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Smith v. Wallace

Florida Court of Appeals, Second District

May 10, 2017

EUGENE SMITH, JR., Appellant,
v.
EUGENIA TIARA WALLACE, Appellee.

         NOT FINAL UNTIL TIME EXPIRES TO FILE REHEARING MOTION AND, IF FILED, DETERMINED

         Appeal from the Circuit Court for Hillsborough County; Nick Nazaretian, Judge.

          Jovona I. Parker, Fort Pierce, for Appellant.

          Eugenia Tiara Wallace, pro se.

          CASANUEVA, Judge.

         Eugene Smith, Jr., appeals the final judgment resolving his supplemental petition for modification of child support. He alleges that the judgment contains numerous errors, including miscalculations and omissions. We note that our review is limited to errors on the face of the judgment because there is no transcript of the proceedings. In Applegate v. Barnett Bank of Tallahassee, 377 So.2d 1150, 1152 (Fla. 1979), the Florida Supreme Court explained:

When there are issues of fact the appellant necessarily asks the reviewing court to draw conclusions about the evidence. Without a record of the trial proceedings, the appellate court can not [sic] properly resolve the underlying factual issues so as to conclude that the trial court's judgment is not supported by the evidence or by an alternative theory. Without knowing the factual context, neither can an appellate court reasonably conclude that the trial judge so misconceived the law as to require reversal. The trial court should have been affirmed because the record brought forward by the appellant is inadequate to demonstrate reversible error.

         However, even in the absence of a transcript, an appellate court can reverse in those instances when the trial court makes an error of law on the face of the judgment. Siam Motors, Inc. v. Spivey, 136 So.3d 692, 694 (Fla. 2d DCA 2014). In the present case, we find no error of law on the face of the judgment and affirm.

         We note that Mr. Smith asked the trial court to approve a statement of the evidence and an amended statement of the evidence pursuant to Florida Rule of Appellate Procedure 9.200. Rule 9.200(b)(4) provides as follows:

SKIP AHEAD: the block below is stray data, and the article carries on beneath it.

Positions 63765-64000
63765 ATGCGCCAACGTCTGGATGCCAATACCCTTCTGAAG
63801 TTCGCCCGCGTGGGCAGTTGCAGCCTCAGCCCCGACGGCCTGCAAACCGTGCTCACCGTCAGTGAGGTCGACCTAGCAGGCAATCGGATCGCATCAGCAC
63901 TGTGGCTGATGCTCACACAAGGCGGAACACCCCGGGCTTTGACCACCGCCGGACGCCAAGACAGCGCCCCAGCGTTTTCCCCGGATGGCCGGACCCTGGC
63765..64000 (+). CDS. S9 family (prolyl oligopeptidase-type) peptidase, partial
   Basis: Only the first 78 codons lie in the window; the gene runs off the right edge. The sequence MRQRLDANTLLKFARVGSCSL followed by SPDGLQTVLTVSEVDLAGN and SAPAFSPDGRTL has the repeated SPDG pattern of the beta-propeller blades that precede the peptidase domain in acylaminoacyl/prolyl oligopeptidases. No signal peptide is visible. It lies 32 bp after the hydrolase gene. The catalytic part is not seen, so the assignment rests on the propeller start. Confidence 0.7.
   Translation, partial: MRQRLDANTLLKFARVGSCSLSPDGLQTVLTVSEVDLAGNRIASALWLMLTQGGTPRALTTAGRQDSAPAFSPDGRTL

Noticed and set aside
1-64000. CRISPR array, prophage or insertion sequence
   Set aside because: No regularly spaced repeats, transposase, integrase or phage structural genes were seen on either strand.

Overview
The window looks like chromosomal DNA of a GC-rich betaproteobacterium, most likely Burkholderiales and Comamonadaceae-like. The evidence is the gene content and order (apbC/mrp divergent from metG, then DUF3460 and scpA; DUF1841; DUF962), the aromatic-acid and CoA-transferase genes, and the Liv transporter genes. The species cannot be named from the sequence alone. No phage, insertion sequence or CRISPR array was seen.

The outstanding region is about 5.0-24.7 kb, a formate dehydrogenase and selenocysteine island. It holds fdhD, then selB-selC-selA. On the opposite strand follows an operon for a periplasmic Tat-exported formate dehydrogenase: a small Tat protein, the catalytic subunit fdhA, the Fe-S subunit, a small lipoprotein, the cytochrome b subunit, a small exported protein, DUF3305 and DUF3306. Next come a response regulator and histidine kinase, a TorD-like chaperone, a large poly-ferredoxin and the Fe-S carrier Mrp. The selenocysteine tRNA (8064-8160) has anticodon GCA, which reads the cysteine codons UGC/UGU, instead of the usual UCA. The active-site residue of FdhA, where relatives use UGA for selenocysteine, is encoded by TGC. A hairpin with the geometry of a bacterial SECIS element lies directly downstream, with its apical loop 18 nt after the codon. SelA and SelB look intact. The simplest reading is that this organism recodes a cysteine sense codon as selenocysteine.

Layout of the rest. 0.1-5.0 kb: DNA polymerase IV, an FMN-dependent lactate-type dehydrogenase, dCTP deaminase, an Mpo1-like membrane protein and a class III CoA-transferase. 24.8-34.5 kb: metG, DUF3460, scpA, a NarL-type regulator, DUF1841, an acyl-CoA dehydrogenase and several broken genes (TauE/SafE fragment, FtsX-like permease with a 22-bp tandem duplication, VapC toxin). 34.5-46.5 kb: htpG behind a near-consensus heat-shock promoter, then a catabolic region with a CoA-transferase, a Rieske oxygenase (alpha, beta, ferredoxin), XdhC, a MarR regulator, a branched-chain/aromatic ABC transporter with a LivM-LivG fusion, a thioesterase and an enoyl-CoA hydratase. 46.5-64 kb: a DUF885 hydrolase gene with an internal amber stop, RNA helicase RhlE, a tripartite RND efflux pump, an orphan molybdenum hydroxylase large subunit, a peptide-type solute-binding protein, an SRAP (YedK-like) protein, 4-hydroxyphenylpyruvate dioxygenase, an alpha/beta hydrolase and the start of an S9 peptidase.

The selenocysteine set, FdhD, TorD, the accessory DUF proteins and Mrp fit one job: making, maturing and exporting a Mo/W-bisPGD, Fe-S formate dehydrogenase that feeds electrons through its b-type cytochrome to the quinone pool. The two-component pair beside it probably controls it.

If no report of the proceedings was made, or if the transcript is unavailable, a party may prepare a statement of the evidence or proceedings from the best available means, including the party's recollection. The statement shall be served on all other parties, who may serve objections or proposed amendments to it within 10 days of service. Thereafter, the statement and any objections or proposed amendments shall be filed with the lower tribunal for settlement and approval. As settled and approved, the statement shall be included by the clerk of the lower tribunal in the record.

         On June 7, 2016, the trial court held a hearing on Mr. Smith's request and found that Ms. Wallace's counsel had "agreed that these things happened in this case, 1 through 19. So those will be part of the statement of proceedings."[1] Then the trial court advised Mr. Smith, "You need to complete an order which states that, okay?" That way, the court noted, "the DCA will have at least 19 stipulated facts on the record." The court then decided to write the order: "Actually, you know what? I'm going to go ahead and do that order. Not that you can't do it, but it would be easier if I did it and I'll do that in a few minutes when we're finished."

         After examining the record on appeal, we are unable to locate a written order that comports with the trial court's oral pronouncement. Rather, twenty-two days after the hearing, the trial court entered a written order denying the very motion it had previously granted as to the nineteen facts. In its order, the trial court ruled as follows:

5) The Court finds the Petitioner the Petitioner [sic] prepared a statement of the evidence and submitted the ...

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